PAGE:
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Proceedings Paper

Monte Carlo modeling for perfusion monitoring
Author(s): Brandon Dixon; Bennett L. Ibey; M. Nance Ericson; Mark A. Wilson; Gerard L. Cote
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Paper Abstract

A Monte Carlo method was developed to model light transport through multi-layered tissue with the application focused on the development of an implantable perfusion monitor. The model was developed and then verified experimentally with a micro perfusion phantom. The program modeled a three-layer (tissue, capillary bed, tissue) scenario to investigate the source-detector separation effects for an implantable sensor. The Monte Carlo code was used specifically to model the effects of absorption and scattering properties of the surrounding tissue, the hemoglobin concentration in the middle layer, the ratio of thickness of the capillary layer to the first layer, and the probe-source separation distance on the propagation of the light through the tissue. The model was verified experimentally, using a simple in vitro system with optical source and detector fibers separated at various distances. The model was also used to investigate fluctuations in luminance as a result of hemoglobin concentrations and the response of the system to various wavelengths. The model was helpful for an ongoing project to develop an implantable perfusion monitor for transplanted organs or skin flaps.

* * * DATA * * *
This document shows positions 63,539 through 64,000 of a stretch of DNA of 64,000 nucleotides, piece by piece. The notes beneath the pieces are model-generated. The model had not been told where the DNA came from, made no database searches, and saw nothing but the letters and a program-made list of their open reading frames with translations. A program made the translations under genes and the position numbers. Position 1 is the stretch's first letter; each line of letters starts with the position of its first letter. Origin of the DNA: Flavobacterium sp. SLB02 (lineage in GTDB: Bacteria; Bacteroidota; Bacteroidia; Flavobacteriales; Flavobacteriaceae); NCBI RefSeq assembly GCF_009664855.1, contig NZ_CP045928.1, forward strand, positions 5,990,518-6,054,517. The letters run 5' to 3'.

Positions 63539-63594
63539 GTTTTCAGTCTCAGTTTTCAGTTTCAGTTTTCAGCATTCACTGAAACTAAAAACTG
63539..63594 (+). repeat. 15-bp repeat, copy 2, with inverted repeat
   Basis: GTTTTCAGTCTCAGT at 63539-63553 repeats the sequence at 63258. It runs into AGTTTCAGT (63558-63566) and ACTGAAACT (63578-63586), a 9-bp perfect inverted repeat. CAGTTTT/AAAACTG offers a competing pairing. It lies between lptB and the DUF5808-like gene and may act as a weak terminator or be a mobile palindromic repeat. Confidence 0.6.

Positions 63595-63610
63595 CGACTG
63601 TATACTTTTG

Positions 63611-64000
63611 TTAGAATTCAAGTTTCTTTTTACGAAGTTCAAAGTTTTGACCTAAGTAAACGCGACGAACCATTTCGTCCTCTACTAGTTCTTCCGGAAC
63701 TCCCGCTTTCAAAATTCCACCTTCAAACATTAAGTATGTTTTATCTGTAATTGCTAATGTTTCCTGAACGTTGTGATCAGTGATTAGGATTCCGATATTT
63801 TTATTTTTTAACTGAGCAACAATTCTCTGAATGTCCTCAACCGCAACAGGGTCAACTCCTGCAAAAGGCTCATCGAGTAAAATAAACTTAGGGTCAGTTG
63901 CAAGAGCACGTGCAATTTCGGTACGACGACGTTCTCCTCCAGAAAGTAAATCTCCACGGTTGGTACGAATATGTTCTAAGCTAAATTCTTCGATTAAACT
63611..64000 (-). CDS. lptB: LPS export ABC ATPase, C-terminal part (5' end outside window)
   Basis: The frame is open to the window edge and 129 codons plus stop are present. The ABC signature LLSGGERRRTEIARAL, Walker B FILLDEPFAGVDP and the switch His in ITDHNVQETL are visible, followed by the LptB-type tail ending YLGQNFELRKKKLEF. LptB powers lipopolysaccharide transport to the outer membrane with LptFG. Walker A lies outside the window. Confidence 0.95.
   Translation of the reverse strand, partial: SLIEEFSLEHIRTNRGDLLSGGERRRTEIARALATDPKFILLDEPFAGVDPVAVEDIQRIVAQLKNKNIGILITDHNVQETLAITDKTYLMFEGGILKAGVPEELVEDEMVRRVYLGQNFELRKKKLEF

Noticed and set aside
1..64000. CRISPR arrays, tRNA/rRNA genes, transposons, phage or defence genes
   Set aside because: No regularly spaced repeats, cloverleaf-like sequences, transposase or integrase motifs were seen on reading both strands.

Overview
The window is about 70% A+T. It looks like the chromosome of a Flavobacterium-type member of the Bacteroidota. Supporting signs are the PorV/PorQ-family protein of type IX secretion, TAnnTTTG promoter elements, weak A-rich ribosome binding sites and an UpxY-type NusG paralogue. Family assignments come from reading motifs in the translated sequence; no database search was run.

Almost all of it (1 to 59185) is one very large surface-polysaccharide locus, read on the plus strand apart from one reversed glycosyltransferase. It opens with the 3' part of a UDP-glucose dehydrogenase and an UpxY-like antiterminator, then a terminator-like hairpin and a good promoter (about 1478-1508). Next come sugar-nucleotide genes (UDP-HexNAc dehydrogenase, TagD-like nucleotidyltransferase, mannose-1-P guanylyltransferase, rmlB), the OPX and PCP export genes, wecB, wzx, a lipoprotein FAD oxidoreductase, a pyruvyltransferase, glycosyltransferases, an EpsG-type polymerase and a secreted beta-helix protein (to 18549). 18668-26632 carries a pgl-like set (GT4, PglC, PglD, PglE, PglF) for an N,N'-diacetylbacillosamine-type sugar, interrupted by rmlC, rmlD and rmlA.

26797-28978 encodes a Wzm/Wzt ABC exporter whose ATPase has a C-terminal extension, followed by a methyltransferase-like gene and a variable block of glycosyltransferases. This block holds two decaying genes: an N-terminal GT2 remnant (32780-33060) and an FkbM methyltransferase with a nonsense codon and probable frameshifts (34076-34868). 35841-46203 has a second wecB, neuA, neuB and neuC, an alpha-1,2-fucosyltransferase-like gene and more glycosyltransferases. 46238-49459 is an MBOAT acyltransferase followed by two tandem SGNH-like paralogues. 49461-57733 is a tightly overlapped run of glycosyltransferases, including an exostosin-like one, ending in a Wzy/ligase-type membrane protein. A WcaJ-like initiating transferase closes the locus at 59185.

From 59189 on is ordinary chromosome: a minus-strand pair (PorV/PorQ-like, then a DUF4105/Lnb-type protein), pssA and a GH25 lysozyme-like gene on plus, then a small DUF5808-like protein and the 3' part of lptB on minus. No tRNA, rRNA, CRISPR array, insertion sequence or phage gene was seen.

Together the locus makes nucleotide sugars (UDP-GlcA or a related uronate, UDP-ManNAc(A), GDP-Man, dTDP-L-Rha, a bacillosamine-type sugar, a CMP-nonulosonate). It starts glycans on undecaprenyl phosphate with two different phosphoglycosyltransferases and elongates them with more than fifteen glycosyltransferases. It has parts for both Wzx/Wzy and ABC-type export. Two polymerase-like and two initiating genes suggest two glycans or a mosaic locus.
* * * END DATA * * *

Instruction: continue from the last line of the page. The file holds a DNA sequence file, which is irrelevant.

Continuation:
Paper Details

Date Published: 23 July 2003
PDF: 7 pages
Proc. SPIE 4965, Optical Diagnostics and Sensing in Biomedicine III, (23 July 2003); doi: 10.1117/12.479264
Show Author Affiliations
Brandon Dixon, Texas A&M Univ. (United States)
Bennett L. Ibey, Texas A&M Univ. (United States)
M. Nance Ericson, Oak Ridge National Lab. (United States)
Mark A. Wilson, Univ. of Pittsburgh (United States)
Gerard L. Cote, Texas A&M Univ. (United States)

Published in SPIE Proceedings Vol. 4965:
Optical Diagnostics and Sensing in Biomedicine III
Alexander V. Priezzhev; Gerard L. Cote, Editor(s)

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